Cisco Blogs

Cisco CRS-3: Foundation for the Next Generation Internet

March 9, 2010 - 9 Comments

The public Internet has dramatically evolved since its inception. Likewise, so has the upward limit of expectations for IP Next Generation Network (IP NGN) infrastructure to power it.

When the Internet was founded in the 1960’s, its designers were focused on building a robust, fault-tolerant and distributed computer network for the military, scientists and research institutes. Even in their sci-fi dreams, they likely didn’t think of TelePresence or iPhones or seemingly infinite amounts of video running over the network…but that’s just what happened. Now, even the notion of looking at the Internet as a key for basic communications, such as email, is antiquated in favor of rich media applications for our Connected Lives (…and to think that the email and basic web-centric view was just over 10 years ago). I can still quite easily recall being excited over a 56.6 modem and thinking it was blazing fast, and I’m not that old! (No comments from the gallery on my age, please!)

While the use of the network has changed dramatically, so too must the technology and architecture used to support it.

One thing that hasn’t changed throughout these changes though is Cisco’s perspective that Service Providers are instrumental in making these new experiences happen. At Cisco, we want to develop new technology that enables these providers to deliver the services that power economies, promote creativity, and fundamentally change how we are able to work, live, learn and play…and to that end, I’m pleased to announce that once again, we are doing just that.

Imaginable: Planning for New Experiences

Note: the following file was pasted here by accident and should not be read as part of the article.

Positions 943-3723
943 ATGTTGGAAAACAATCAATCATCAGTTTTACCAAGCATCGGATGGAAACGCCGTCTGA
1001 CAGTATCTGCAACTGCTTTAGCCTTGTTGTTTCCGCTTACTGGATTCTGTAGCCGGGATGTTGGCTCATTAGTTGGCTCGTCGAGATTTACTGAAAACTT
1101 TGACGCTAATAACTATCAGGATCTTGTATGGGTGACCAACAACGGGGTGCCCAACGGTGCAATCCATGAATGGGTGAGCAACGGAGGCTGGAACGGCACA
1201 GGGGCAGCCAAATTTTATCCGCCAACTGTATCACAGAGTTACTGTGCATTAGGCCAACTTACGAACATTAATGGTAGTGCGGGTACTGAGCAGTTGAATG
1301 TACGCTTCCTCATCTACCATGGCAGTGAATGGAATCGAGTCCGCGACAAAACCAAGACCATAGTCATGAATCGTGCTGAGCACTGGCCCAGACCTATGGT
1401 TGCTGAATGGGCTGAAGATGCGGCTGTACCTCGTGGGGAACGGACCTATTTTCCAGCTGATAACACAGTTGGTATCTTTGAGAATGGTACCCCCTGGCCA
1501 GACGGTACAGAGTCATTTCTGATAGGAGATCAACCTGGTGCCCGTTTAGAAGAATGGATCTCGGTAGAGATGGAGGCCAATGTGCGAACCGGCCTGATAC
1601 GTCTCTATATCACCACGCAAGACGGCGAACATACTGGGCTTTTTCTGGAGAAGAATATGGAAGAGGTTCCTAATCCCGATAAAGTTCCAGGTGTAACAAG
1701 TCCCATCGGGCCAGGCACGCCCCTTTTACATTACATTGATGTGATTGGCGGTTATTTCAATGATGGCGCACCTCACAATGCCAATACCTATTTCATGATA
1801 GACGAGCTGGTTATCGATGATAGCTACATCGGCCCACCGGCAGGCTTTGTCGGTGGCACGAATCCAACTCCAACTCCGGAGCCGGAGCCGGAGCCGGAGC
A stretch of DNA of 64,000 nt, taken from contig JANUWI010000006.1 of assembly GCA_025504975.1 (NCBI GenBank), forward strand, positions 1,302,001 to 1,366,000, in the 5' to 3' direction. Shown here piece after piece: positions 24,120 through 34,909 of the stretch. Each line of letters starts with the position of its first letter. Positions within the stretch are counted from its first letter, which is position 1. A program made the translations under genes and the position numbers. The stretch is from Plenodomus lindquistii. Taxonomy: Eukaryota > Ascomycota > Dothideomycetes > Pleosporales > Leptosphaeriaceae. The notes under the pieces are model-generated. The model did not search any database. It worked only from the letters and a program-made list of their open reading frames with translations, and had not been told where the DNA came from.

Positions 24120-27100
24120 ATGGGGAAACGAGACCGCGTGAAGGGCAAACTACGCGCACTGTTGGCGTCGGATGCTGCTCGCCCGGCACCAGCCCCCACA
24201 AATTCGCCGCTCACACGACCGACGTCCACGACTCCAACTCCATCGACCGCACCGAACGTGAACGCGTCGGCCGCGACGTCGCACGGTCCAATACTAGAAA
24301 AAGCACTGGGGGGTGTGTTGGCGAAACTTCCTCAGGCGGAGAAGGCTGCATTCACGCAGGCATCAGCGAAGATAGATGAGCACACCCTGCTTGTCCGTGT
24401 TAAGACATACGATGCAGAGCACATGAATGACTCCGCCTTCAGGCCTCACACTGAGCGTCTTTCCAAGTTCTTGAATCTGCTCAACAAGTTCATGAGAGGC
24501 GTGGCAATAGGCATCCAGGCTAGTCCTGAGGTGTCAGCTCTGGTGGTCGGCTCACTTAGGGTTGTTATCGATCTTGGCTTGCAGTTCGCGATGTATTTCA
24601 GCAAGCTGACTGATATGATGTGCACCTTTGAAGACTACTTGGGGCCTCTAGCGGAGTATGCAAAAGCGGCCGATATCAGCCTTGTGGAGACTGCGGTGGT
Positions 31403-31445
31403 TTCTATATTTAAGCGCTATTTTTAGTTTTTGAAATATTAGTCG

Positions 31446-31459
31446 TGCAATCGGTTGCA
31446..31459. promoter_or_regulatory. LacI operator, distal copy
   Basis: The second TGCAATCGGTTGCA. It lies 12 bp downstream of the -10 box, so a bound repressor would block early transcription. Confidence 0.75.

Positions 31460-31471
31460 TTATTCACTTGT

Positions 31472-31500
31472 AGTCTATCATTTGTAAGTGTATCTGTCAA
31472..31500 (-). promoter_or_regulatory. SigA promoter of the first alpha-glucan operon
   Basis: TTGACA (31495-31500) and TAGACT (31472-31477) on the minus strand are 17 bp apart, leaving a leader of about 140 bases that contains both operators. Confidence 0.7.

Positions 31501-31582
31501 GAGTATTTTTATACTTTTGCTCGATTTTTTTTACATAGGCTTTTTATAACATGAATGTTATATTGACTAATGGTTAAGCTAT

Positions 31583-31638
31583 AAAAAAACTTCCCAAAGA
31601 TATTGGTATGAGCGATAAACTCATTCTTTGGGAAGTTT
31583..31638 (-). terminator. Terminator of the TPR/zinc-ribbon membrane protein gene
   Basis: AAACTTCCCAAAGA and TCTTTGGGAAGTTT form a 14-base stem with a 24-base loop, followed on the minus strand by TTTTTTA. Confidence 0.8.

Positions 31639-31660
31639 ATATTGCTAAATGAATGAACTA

Today, the service provider’s ability to deliver more of the branded, rich, integrated experiences – rather than just basic access – will be essential in their transformation from service providers to experience providers.

The key to this transformation involves building the capabilities to deliver applications and services on a robust infrastructure designed in anticipation of the future – knowing that it’s somewhat unpredictable.

The limitation, however, with the networks today is that they are designed to scale only in the predictable core to subscriber direction, and not in the data center to data center direction.

Therefore, merely increasing network platform component-level capacity would be short-sighted because the shift in traffic patterns also dictates the requirement for an architectural solution.

Introducing the Cisco CRS-3: Unmatched Scalability & Supporting Multi-Directional Patterns
Cisco’s answer to this challenge comes in the form of the CRS-3, our new flagship platform and quite simply, the industry’s most powerful, most capable, and more efficient core router ever created.

In many respects, the industry has a new flagship router now too.

At 322 Tbps, the CRS-3 is more than three times faster than its predecessor the CRS-1 and more than twelve times more powerful than any other competitive solution in the market. To put it into perspective, the CRS-3 could deliver all movies ever made in just 4 minutes. It would allow every man, woman, and child in China to make a video call simultaneously.